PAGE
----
WaPo Profiles Abortionist in 40-Paragraph Front-page Story
Today's Washington Post provided a sympathetic profile for Nebraska abortionist LeRoy Carhart, who in December of last year expanded his practice to include abortions in a Maryland clinic about 30 miles from the District of Columbia.
"From abortion provider to activist," read the below-the-fold headline on page A1 of today's Post. " Physician is committed to doing late-in-pregnancy procedures despite threats."
Yet for someone who allegedly is the subject of numerous threats against his life, the Post only cited one credible threat from 20 years ago.
Under the sub-heading "From ashes, a mission," reporter Lena Sun noted that:
On Sept. 6, 1991, the day Nebraska passed its parental-notification law, his farm burned down. No family members were hurt, but the fire destroyed his house and other buildings, and killed his dog, cat and 17 horses. The next day, Carhart received a letter informing him that the fire was in retaliation for the abortions. Local officials were unable to determine the fire’s cause.
“That was when I decided I would not be part time,” he said. “It’s where my tenacity comes from.” He resigned his hospital privileges. He began training other doctors. He opened his own abortion clinic the next year.
“I decided I wasn’t going to just be a provider, I was going to be an activist.”
"Local officials were unable to determine the fire's cause," but that didn't stop Post editors from asserting with the jump page headline on page A8 that the "Doctor's activism grew after opponents destroyed farm."
The farm fire may have been an arson. You may say it most likely was. But no one has been caught and proven guilty in a court of law for the farm blaze.
Sun failed to produce evidence of other substantial threats against Carhart or to cite any law enforcement personnel who fear for his safety. The Post reporter, however, did note that Carhart must suffer the inconvenience of passing by protesters on his way to work:
Protesters holding graphic signs are a constant presence outside privately owned Reproductive Health Services clinic, which is tucked in a small office park in Germantown.
Carhart has installed two security cameras outside the clinic. (Last week, a Montgomery County circuit judge allowed him to keep the cameras after the office condo association asked for their removal.) Visitors to his Nebraska clinic have to walk through a metal detector, similar to those in airports; he would like to install one in Germantown.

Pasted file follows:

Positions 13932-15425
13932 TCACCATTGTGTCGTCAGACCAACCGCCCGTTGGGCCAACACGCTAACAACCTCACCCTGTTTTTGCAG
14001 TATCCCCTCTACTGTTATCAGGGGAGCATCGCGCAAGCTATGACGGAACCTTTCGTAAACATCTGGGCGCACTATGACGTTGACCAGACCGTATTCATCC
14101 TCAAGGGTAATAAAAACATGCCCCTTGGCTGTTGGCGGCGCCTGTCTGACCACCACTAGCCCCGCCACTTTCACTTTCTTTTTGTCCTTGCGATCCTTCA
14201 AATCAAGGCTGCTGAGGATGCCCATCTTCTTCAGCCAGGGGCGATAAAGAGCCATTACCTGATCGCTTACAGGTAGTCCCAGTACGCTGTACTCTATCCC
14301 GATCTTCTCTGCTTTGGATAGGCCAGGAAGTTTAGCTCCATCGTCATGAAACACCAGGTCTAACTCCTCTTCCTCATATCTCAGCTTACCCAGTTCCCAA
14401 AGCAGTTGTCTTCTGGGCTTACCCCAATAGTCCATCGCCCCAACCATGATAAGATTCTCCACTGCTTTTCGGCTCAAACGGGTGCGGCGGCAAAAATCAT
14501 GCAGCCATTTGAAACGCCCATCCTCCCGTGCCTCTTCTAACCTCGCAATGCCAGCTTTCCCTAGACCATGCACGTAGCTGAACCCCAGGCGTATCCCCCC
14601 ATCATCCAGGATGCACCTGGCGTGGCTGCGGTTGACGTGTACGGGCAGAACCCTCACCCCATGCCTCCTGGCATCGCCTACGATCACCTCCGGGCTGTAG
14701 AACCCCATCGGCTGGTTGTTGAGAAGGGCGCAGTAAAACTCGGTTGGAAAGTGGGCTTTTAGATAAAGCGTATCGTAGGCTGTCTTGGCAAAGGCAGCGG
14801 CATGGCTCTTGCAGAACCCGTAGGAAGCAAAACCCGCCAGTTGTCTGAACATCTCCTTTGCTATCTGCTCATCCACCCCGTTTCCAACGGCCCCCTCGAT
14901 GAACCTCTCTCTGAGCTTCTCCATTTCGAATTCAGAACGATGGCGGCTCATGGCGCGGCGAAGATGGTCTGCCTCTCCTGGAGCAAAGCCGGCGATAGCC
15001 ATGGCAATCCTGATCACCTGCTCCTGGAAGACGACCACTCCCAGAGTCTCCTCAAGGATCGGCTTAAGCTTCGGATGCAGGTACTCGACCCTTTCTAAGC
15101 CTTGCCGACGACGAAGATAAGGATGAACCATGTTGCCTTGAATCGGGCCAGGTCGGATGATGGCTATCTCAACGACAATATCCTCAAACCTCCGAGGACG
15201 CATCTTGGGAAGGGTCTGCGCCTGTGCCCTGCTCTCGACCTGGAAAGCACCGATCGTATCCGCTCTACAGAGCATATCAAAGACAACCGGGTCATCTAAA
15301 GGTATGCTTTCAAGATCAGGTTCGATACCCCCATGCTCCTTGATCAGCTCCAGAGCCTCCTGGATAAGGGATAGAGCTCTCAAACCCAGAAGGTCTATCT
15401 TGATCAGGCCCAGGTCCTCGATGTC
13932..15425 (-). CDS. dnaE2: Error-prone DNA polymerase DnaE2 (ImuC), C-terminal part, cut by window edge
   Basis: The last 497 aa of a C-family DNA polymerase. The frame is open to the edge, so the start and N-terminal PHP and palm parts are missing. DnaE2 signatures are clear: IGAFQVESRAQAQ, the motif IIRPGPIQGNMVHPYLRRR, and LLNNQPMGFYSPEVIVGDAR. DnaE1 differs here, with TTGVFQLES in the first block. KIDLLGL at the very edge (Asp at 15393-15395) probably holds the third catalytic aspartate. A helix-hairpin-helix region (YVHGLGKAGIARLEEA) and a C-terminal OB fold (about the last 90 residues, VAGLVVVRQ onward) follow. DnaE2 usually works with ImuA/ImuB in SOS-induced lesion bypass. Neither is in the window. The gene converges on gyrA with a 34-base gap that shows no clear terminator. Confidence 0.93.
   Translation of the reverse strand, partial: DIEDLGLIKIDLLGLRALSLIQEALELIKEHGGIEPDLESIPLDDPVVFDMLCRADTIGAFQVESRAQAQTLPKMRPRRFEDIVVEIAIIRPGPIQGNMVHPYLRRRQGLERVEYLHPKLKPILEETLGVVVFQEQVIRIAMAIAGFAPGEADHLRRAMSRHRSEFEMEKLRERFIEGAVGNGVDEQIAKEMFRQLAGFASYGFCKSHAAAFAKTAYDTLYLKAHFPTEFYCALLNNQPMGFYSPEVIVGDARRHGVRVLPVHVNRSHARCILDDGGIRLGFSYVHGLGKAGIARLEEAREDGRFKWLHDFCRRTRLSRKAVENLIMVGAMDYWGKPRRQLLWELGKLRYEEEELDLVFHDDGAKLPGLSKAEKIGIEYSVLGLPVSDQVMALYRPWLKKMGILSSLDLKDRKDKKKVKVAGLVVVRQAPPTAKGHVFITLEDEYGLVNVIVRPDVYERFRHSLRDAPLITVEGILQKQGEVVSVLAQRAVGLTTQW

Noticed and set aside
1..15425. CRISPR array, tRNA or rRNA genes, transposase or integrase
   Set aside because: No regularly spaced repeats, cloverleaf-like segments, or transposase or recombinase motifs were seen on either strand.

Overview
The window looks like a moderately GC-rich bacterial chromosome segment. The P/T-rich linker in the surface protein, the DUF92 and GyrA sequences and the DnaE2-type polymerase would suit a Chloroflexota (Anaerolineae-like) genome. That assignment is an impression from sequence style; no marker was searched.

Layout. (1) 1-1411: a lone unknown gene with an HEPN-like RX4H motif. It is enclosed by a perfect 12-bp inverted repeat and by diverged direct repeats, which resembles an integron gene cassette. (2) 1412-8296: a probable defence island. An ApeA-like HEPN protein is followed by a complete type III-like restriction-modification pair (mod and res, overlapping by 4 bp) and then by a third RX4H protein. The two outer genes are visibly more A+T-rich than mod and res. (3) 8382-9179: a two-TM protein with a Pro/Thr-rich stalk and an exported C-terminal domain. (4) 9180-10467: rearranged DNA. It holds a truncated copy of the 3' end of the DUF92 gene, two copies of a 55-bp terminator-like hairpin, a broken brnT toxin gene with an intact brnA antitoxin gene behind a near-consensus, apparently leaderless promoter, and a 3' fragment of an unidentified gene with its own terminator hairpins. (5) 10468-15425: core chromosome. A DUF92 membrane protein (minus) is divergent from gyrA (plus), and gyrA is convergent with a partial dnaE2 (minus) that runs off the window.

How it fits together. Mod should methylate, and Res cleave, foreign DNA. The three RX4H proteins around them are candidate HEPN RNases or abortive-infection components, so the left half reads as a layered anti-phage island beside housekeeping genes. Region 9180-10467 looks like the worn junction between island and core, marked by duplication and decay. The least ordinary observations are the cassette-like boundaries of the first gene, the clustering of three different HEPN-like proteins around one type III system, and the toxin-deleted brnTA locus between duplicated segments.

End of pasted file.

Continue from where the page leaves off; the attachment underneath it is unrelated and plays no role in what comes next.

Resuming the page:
Operation Rescue and the Maryland Coalition for Life opened a crisis center in April across the parking lot from the Germantown clinic to offer pregnancy counseling. Operation Rescue’s Newman said activists have persuaded at least four women not to have abortions.
A significant portion of Sun's profile is devoted to relaying to readers Carhart's complaints about a political and legislative environment in many states that is leading to greater regulation of abortion clinics. But Sun also painted Carhart as a doctor who mercifully is sparing unborn babies from the fate of being born with "anomalies":
All the late abortions Carhart has done in Germantown have involved fetuses with anomalies, he said. One patient last week was just under 21 weeks pregnant; the fetus had spina bifida and would have been paralyzed from the navel down, he said.
In other words, that baby would be born a paraplegic. He or she wouldn't be completely healthy and his or her health problems and the road ahead would be painful both for the child and his or her parents, but does that morally warrant the taking of the child's life?
To her credit, Sun did include a pro-life activist's viewpoint earlier in the story, although she unadvisedly used the term "targeted" to refer to how Operation Rescue has focused on Carhart over the years:
"There is no moral distinction,” said Troy Newman, president of Operation Rescue, which has targeted Carhart for years. “Ninety-eight percent are simply elective procedures for mothers who want to have dead children.”
Sun did note for readers that Carhart hopes to expanding his practice to include, among other things, adoption counseling. It's a shame she failed to press him on whether that unborn child with spina bifida might have benefited from his or her mother having been counseled about adoption alternatives.
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